I really wish I had made an extractor and ejector for the rifle as opposed to the shell-holder style of bolt head I made for it, but it seems to be holding up just fine as-is.

Here's the hole drilled forward of the hammer slot...


And the pressure relief ports drilled tangent to the retaining screw holes, as well as the threading on the bolt body.


Next up, we have my new toy.
A while back, my good buddy Six over at The Warrior Class had announced he had a Bushmaster HBAR he was about to take to his local merchant of death and sell. He had owned the rifle for quite some time and had just recently gotten out to shoot it for the first time before finding he really didn't care much for it. I  shot him an email asking for a chance to purchase it, and he responded with an offer I couldn't refuse. So, here is my newest acquisition to my armory, a Bushmaster HBAR with a 20" bull barrel, free-floating forearm, and a pretty decent match trigger. Six is such a nice guy that he even threw in a scope, although I had a varmint scope laying around that I liked a bit more and decided to toss it on there.
If you haven't visited Six's blog, head on over and read. He's a sharp guy with a ton of wit, and is one of those legendary "salt-of-the-earth" kinda people. He's recently lost a loved one, so please go on by and leave your condolences for him and his family.
Six has been a regular reader here for a while, and was kind enough to keep up with me on a personal level last year when I was on a blog hiatus due to relationship troubles. I consider the man (and his family) an extension of my own family, and simply can't say enough good things about the guy.
Here's the Bushy in all it's glory, sitting square on my kitchen table.


On top of all of this other stuff I have going on, I *finally* started machining the magazine blocks for the Hi Point carbine drum solution. I don't have enough progress on it yet to warrant pics, but for those of you who come to my corner of the internet to keep up with the Hi Point drum project, just know it hasn't been forgotten. I've had to really scratch my head about a few aspects of the project, but I think I have the final details nailed, and now it's just a matter of cutting, bending, welding, and machining.

For those of you who have the Suomi itch, I'm doing some parts machining for a guy who is local to me here in the metroplex, and he has given me some great ideas on a couple future projects. One of which is a Suomi/AR/.22 lr hybrid, and another is a Suomi upper for the AR 15. I've been tinkering with the Suomi upper in my CAD system, just to see what would need to be done to make it work. It would be entirely too much trouble to put the magazine well of the receiver tube directly over the AR15 mag well, as it would preclude the ability to use a drum magazine. My solution was just to move the tube mag well and ejection port forward a few inches, placing the drum or magazine about an inch in front of the front take down pin on the AR lower. The rear trunnion on the typical Suomi receiver tube would be replaced by a new section machined of steel that would allow for the take down pin to go through it, and a piece of steel welded to the bottom of the receiver tube would allow for the rear take down pin to be engaged, holding the upper in place just like a normal AR upper.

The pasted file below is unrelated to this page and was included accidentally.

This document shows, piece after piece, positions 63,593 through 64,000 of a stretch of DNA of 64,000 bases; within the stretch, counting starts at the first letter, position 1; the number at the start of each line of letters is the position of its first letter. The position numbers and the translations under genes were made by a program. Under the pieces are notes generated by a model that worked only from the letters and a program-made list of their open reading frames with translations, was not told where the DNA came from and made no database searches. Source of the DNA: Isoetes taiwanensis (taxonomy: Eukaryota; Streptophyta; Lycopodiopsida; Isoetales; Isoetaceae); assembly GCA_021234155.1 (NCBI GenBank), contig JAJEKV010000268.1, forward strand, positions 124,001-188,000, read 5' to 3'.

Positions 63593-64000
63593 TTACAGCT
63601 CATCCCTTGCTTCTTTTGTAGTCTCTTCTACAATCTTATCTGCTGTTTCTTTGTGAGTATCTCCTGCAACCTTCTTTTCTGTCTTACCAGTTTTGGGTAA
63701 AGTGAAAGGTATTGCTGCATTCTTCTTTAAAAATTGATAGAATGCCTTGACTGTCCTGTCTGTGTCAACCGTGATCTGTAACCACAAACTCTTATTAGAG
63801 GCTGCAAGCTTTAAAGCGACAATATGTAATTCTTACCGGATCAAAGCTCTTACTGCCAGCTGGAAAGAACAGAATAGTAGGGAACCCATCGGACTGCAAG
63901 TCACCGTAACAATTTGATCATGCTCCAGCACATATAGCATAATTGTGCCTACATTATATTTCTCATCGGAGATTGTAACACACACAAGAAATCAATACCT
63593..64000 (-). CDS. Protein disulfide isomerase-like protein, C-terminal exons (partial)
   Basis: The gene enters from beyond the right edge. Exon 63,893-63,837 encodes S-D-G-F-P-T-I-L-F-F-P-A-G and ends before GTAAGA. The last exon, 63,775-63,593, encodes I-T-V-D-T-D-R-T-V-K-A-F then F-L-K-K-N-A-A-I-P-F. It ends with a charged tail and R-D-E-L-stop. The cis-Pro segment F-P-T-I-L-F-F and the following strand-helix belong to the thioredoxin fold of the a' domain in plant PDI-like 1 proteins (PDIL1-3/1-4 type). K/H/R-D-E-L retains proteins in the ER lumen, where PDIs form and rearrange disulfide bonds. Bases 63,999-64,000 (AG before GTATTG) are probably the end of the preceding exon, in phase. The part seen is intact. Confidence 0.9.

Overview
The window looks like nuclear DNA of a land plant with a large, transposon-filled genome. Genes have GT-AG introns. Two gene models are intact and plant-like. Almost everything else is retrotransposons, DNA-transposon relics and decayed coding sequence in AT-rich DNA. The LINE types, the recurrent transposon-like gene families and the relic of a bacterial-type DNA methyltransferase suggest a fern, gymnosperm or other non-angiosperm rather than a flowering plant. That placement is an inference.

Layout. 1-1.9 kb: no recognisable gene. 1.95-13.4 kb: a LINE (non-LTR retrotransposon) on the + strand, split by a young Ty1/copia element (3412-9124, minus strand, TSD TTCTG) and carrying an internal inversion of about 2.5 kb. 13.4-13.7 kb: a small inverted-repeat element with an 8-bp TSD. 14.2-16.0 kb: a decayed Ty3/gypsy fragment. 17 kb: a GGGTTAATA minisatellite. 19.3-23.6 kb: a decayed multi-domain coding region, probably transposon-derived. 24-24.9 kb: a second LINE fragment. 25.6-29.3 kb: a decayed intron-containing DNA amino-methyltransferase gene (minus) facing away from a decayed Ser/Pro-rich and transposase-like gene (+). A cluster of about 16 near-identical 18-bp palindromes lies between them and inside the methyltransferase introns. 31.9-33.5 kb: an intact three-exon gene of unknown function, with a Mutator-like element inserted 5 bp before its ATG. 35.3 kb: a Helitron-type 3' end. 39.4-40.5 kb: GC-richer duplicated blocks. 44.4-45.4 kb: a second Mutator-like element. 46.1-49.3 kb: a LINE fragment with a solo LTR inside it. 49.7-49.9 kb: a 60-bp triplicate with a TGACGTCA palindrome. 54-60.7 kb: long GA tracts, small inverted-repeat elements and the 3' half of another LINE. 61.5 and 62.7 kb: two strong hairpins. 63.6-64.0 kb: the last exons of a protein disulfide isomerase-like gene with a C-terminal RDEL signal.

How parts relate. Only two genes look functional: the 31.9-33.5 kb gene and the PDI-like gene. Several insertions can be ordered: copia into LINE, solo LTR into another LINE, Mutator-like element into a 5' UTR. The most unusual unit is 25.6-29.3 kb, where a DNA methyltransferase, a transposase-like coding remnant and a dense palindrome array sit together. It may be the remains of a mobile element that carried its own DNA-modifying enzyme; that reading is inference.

I am not a fan of having the magazine well of the AR be useless, but in order to use standard, unaltered magazines and drums, this is likely how I would have to go about it. Were I machining one of my 0% AR forgings especially for this project, then I would likely machine the magazine well out of the picture altogether, something like this.
This doesn't show the barrel, barrel shroud, butt stock, grip, etc. but it does go to show that the two designs could work together. I would have to set it up with a reciprocating bolt handle mounted to the bolt, with a slot cut in the side of the upper, as opposed to the rear-mounted, non-reciprocating handle the Suomi normally has, but I still think a 9mm upper for an AR 15 is cool, not to mention that it wouldn't cost a whole lot to build. Toss in the idea of cheap 72 round drums and even cheaper 36 round stick mags, and I think it's worth dropping the 80 dollars on a parts kit in order to build myself one.

I plan to get all the current Suomi parts machined this next week and get them all in the mail, so if you're waiting on a bolt or a threaded rear receiver tube, or a stretched barrel shroud, a striker, firing pin, or whatever you've sent me, start looking in your mail box around the end of next week.
That's all for now, more as I get to it...........

4 comments:

  1. As someone who originally came here for the Hi-Point Suomi conversion, I welcome new news. But I have to say that the ongoing content here is fascinating, and I don't regret the lack of Suomi progress.

    I'd much rather you document having a good time with many projects(and, yes, the AR receiver tap was AWESOME!) than lead us on with a stream of depressive "CRAP: Not There Yet" posts.

    Thanks for your super-human machining and posts thereof,

    Farmkid

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    Replies
    1. Thanks, as always, for stopping by and leaving a comment.

      I'm trying like heck to get that drum conversion to work, I know it can, and I know it will. I just don't always know when. =)

      I'd never call my machining "super-human". More like, "good enough that I'm happy I didn't lose a finger in the process."